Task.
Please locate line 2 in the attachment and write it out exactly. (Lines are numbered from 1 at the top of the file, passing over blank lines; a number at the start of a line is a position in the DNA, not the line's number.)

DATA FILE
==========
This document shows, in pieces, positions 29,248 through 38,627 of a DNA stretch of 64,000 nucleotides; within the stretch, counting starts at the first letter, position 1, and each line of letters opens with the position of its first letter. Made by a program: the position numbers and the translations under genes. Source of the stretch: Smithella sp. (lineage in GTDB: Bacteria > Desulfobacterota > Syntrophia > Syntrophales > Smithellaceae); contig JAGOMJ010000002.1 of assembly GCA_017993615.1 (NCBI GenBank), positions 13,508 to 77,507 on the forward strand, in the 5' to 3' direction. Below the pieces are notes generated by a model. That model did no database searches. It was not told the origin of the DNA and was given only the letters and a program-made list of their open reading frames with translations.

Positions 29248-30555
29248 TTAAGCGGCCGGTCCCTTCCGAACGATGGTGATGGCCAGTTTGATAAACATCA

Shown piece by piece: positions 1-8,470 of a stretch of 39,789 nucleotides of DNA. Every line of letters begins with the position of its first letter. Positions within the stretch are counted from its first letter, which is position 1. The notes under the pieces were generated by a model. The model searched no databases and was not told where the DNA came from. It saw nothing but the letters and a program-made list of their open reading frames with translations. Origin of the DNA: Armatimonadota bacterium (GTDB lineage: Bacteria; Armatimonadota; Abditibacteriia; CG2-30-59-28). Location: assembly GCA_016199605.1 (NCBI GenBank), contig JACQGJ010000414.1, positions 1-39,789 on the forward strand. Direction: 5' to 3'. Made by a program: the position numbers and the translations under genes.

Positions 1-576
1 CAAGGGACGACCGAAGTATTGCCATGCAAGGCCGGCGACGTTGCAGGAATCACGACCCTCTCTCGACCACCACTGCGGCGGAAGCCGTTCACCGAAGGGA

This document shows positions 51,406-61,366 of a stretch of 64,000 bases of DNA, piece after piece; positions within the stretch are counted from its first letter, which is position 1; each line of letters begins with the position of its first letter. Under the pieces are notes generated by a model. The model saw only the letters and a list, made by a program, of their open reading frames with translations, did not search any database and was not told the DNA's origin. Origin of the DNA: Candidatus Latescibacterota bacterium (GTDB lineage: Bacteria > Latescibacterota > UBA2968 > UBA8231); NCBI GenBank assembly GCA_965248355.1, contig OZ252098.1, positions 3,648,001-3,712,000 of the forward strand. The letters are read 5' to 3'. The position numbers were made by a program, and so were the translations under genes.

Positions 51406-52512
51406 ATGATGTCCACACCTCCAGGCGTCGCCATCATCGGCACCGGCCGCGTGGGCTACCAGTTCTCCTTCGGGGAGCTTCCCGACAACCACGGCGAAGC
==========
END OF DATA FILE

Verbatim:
Positions 29248-30555